When you start to trace your family, the records you find will be obtained without cost. Look through your own home for all records that are considered vital, such as birth, baptism, confirmation, marriage and death certificates on any family member.
Look in the family Bible, all closets, drawers and cedar chests. If you are lucky, you will find your records and maybe your parents and grandparents. Grandparents and great grandparents did a beautiful job of documenting the entire family in a page in the Bible.
Collect all records, old dishes, old pictures, old linen, religious relics and whatever and put them in one place. Treat them with great care by not writing on them or putting tape on them. Don't even repair broken statues or splice pictures.
You might find an old military uniform and that will send you looking for those records. Talk with any relatives available and place phone call to those out-of-town.
Visit the public buildings in town which house treasures such as land records, birth certificates and those for marriage and death. Now, here you probably will have to pay for copies and the actual certificates.
If you write relatives out-of-town, you will have to pay postage and since you will no doubt send family record sheets, that will cost a bit. Visit the churches where your family worshiped. The people there are usually extremely gracious and helpful. They would appreciate a donation but you can probably get the birth and baptism and marriage certificates free.
The Church of Jesus Christ of Latter-day Saints, the Mormon Church, has done extensive genealogy research and has millions of records available online on computer. A computer will cost you about $500 to $1000. However, most cities have a Mormon Church with a family history library where you can find many records or at least where to find them. They are always free of charge. They also have computers and microfiche machines that you can us for no cost. You really don't need to buy your own computer.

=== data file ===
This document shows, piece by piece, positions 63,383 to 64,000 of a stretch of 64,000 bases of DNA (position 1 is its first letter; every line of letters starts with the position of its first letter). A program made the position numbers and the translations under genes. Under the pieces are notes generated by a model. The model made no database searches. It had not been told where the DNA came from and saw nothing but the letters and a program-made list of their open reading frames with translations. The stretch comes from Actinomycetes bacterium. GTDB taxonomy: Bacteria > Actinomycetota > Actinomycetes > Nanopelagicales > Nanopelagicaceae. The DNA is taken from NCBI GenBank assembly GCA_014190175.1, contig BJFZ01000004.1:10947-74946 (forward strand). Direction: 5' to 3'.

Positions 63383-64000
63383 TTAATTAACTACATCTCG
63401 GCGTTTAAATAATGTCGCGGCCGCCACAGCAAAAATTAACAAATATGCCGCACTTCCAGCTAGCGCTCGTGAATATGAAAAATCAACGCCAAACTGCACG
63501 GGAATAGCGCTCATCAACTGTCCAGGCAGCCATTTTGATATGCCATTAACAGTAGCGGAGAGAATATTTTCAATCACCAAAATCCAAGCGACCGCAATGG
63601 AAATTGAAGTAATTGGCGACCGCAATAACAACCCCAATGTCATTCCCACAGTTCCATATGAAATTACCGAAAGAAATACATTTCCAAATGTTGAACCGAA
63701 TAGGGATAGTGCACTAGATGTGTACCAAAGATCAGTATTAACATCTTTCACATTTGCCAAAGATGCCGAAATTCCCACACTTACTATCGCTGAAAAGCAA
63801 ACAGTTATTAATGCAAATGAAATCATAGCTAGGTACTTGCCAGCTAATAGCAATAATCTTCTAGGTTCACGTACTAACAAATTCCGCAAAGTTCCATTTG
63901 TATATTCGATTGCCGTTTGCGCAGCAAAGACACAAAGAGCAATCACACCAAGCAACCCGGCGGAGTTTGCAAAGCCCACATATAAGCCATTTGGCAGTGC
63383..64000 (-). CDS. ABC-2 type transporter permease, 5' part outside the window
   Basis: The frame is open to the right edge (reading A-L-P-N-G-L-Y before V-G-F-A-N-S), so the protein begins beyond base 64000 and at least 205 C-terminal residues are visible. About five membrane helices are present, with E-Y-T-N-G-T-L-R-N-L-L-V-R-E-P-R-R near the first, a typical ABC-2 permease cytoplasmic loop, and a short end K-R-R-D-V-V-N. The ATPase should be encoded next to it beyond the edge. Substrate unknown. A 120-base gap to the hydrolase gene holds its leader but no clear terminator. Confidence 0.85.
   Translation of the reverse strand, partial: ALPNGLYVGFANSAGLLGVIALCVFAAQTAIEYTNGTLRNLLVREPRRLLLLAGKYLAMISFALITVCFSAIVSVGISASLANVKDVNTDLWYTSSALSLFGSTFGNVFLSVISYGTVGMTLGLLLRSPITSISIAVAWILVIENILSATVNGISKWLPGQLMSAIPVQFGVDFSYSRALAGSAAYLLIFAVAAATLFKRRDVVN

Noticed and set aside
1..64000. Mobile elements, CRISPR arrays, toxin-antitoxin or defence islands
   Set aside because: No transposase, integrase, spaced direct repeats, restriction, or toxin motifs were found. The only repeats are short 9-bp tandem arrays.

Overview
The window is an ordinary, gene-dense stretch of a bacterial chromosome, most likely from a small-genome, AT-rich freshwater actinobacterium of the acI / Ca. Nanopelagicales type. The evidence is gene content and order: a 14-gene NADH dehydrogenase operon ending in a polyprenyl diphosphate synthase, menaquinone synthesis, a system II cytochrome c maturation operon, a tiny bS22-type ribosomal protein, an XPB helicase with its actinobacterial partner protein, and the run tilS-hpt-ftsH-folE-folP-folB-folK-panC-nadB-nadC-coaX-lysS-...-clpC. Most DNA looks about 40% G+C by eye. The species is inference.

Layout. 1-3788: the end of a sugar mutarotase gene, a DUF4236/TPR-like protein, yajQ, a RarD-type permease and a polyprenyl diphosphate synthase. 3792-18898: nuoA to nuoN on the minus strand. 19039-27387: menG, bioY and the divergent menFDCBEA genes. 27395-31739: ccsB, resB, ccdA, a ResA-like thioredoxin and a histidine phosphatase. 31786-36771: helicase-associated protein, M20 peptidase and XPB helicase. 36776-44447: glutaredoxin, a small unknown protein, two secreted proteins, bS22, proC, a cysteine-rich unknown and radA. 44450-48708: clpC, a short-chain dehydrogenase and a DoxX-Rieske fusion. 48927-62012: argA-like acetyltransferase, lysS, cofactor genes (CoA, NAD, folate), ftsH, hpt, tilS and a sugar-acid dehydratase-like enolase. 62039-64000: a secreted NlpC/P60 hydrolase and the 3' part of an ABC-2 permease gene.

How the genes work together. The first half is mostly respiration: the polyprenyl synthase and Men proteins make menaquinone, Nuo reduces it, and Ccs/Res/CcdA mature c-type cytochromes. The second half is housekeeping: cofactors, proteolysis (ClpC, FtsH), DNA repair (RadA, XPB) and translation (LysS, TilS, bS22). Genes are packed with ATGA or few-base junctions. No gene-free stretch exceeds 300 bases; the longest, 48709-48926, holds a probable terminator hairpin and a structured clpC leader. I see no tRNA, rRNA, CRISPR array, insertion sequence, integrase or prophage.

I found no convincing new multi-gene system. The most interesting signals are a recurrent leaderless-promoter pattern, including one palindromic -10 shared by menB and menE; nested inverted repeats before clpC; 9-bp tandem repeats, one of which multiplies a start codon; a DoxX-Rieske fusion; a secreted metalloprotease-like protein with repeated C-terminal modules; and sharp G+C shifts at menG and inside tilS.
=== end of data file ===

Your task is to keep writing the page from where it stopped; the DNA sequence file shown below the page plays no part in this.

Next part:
If the records you need are not available at the family history library, the staff there will help you send for them from the library in Salt Lake. There is a reasonable charge for renting them.
Visit estate and garage sales and you may find many genealogy books or even records. If you know how to use a computer, they are free in the library and you can Google for free genealogy sites. There are a few. I Googled free genealogy records before 1790 and found several. One site I need to research is Ontario and Nova Scotia Settlers, 1790-1860. Send a name and a researcher will look for it and let you know. Records can be found free for Virginia, Pennsylvania, Ohio, Wisconsin and Texas before 1870 with more going online all the time.
The first United States Federal Census was taken in 1790 and you may find that census and the following ones online in your library if the library buys the paid genealogy site, Ancestry. Or the library may have Heritage Quest which offers the census records free for patrons of subscribing libraries. Census records are wonderful because they show the whole family at one address with names, ages, immigration dates and occupations.
If you do not want to pay for genealogy, don't send for books, collections of records, sign up for paid genealogy sites, hire an official genealogists or pay for any research. It is very possible to compile an accurate genealogy for free with records found back before 1870 for very little cost.
Elizabeth Larsen has researched her family tree for 35 years. For more information on beginning a good genealogy and many tips, go to http://www.squidoo.com/basicgenealogy
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